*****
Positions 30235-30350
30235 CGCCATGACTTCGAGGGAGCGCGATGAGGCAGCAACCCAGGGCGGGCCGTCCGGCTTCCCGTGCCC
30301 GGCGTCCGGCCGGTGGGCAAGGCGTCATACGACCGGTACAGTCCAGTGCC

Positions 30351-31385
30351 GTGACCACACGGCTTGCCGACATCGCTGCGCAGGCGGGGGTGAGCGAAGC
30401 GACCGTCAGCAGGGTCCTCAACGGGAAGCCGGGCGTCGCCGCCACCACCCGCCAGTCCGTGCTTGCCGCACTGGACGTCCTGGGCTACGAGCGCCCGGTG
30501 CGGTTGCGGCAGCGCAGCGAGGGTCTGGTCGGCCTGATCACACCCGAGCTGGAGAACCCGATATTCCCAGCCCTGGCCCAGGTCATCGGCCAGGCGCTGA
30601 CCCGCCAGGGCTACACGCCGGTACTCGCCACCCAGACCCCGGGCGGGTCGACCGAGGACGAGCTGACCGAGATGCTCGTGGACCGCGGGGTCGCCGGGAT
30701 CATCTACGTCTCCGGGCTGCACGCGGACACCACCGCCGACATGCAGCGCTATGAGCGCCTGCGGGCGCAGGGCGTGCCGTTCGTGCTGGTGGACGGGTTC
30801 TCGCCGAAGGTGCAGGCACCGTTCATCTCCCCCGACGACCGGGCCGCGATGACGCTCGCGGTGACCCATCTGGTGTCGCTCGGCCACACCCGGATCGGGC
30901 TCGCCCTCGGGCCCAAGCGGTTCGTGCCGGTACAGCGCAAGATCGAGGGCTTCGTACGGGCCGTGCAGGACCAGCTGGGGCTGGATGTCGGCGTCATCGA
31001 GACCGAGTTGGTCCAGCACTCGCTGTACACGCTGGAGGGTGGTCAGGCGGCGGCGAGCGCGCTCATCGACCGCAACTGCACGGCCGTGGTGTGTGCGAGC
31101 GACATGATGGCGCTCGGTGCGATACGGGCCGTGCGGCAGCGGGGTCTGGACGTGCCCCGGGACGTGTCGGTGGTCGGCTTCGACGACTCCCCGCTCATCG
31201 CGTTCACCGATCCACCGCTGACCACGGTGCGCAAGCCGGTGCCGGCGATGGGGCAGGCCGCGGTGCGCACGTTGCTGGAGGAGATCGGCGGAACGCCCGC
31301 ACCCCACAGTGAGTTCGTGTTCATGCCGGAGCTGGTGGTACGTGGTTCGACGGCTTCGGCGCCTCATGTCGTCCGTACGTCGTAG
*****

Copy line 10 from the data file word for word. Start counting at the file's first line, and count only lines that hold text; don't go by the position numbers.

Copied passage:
30801 TCGCCGAAGGTGCAGGCACCGTTCATCTCCCCCGACGACCGGGCCGCGATGACGCTCGCGGTGACCCATCTGGTGTCGCTCGGCCACACCCGGATCGGGC